These new developments from Edmonton inventors are up for national recognition
By Omar Mouallem | October 2, 2011
Once a year, the nation’s most inventive minds come to the Manning Innovation Awards, which gives $100,000 and seven other cash prizes to Canadians who have successfully marketed new inventions. Not only is Edmonton hosting the 30th annual gala on Oct. 14, along with a public symposium on Oct. 15, but it’s also home to five of the 40 contenders.
Dr. Scientist Sounds: This brand of six beautifully adorned guitar pedals by NAIT graduates Ryan Clarke and Tanya Bach is already sold in eight countries for about $200 each. Clarke uses his electronic engineering background to give each line a unique sound, and Bach, a graphic designer, gives each a unique look.
Cleankeys: This sleek computer keyboard by Randy Marsden has a solid, glass seamless surface that allows users — likely working in hospitals or dental clinics — to sanitize it regularly without damaging the electronic components. The shallow keys keep it feeling familiar.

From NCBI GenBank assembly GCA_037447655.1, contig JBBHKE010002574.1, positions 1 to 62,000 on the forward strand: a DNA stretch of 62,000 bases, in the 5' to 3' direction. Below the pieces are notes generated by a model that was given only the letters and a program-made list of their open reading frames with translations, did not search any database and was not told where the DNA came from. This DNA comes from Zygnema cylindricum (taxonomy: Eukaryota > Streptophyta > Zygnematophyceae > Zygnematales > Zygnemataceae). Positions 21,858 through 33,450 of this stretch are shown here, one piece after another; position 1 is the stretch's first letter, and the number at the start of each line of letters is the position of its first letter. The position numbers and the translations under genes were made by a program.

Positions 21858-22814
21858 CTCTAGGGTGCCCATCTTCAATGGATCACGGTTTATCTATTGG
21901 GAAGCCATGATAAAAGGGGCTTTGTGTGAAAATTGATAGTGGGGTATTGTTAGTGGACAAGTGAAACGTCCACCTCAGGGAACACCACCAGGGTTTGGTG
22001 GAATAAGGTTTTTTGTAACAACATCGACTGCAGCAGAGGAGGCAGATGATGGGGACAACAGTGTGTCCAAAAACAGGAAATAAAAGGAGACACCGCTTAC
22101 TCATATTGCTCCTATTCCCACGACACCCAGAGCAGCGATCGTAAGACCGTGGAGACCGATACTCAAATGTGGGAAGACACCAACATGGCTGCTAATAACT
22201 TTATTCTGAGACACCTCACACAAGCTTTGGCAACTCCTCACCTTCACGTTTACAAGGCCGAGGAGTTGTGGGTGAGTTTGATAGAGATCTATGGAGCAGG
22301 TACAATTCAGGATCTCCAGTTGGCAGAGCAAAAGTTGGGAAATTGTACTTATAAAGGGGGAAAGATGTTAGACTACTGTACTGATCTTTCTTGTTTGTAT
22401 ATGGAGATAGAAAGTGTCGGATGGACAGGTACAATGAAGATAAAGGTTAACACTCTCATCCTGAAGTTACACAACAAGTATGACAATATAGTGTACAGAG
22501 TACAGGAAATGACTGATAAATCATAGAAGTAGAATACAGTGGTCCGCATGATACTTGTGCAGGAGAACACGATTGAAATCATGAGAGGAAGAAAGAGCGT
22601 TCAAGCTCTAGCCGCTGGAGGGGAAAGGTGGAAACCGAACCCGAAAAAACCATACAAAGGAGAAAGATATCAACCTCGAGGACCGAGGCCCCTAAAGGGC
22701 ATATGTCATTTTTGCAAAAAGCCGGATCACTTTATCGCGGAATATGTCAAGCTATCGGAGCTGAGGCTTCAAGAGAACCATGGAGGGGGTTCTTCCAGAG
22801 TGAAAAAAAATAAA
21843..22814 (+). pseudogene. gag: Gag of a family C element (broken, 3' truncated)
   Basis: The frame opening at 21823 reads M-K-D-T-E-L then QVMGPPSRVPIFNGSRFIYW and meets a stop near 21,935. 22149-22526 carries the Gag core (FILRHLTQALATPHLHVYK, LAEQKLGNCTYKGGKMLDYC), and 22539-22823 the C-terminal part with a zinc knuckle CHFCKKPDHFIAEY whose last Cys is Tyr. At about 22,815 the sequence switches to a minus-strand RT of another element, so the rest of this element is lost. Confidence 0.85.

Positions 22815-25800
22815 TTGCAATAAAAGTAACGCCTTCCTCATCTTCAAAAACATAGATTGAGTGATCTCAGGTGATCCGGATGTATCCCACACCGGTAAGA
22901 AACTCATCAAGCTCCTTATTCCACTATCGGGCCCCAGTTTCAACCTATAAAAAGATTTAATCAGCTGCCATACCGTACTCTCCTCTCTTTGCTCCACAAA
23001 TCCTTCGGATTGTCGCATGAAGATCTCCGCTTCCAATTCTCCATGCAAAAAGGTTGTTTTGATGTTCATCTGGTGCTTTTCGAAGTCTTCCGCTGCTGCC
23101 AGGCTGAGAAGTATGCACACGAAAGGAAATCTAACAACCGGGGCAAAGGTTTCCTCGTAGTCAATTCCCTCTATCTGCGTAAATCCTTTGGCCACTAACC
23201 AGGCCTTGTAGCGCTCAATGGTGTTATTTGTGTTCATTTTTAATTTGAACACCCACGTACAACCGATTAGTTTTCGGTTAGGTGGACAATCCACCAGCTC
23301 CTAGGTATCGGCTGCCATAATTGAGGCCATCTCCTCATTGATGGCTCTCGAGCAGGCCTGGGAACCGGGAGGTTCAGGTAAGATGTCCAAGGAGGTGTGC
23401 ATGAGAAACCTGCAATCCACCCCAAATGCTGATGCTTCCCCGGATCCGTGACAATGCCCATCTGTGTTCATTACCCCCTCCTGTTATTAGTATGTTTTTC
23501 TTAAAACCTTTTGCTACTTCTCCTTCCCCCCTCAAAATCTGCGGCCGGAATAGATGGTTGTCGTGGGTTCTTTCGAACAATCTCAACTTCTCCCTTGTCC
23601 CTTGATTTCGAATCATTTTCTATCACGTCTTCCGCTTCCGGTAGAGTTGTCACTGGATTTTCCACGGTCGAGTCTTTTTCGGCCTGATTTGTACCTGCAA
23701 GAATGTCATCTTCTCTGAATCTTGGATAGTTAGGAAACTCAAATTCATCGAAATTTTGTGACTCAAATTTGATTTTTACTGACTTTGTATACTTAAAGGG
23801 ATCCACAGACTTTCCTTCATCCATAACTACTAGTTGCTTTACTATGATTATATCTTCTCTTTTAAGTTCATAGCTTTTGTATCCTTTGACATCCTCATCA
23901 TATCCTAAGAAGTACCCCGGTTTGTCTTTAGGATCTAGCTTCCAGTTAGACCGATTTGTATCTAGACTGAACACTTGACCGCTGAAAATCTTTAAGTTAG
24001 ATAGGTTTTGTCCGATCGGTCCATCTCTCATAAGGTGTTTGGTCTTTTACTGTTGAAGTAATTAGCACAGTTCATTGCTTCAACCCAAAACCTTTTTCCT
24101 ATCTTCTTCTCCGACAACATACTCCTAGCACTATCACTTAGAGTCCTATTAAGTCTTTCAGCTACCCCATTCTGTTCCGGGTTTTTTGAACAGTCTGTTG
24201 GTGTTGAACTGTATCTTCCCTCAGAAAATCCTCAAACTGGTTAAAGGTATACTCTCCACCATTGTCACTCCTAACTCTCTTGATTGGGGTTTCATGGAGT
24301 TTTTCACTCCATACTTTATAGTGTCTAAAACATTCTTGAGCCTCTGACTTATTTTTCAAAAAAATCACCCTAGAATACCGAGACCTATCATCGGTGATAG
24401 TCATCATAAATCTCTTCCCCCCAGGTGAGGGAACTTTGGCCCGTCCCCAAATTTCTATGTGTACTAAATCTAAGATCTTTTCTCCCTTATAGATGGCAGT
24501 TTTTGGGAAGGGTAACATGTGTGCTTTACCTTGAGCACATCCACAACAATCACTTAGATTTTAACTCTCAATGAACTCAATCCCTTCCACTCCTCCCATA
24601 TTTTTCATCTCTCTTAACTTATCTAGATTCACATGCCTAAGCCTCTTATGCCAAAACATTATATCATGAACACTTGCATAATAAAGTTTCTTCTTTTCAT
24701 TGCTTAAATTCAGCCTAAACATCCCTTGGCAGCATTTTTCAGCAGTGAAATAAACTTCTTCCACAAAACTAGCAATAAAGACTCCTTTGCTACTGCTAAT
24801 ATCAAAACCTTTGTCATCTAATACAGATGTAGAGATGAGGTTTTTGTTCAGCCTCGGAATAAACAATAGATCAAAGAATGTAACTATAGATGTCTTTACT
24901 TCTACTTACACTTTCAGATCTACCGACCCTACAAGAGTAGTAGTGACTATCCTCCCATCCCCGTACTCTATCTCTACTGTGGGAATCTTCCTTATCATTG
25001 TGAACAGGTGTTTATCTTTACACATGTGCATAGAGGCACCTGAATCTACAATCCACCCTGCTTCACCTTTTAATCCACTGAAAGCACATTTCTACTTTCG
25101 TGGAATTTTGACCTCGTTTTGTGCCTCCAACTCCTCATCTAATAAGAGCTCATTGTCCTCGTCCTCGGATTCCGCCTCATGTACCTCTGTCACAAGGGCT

Rotavirus vaccine: Lorne Babiuk, one of the University of Alberta’s rock-star researchers, developed a children’s vaccine by cleaving a protein. Every year, rotavirus symptoms, mostly diarrhea, claim the lives of 500,000 worldwide, including many children under age five.
Solaro: This on-line educational resource by Gautam Rao with Castle Rock Research is compatible with Gr. 3-12 students’ curricula and their smart phones and tablets. Educational instruction can be customized to each student’s learning needs and allow for immediate testing.
Atmospheric environmental monitoring: John Tulip, a recently retired University of Alberta professor who’s been on the cutting edge of lasers since its birth, created laser technologies that immediately detect greenhouse gases, hydrogen fluoride and other toxic leaks. Through Boreal Laser, his inventions are already available in 45 countries.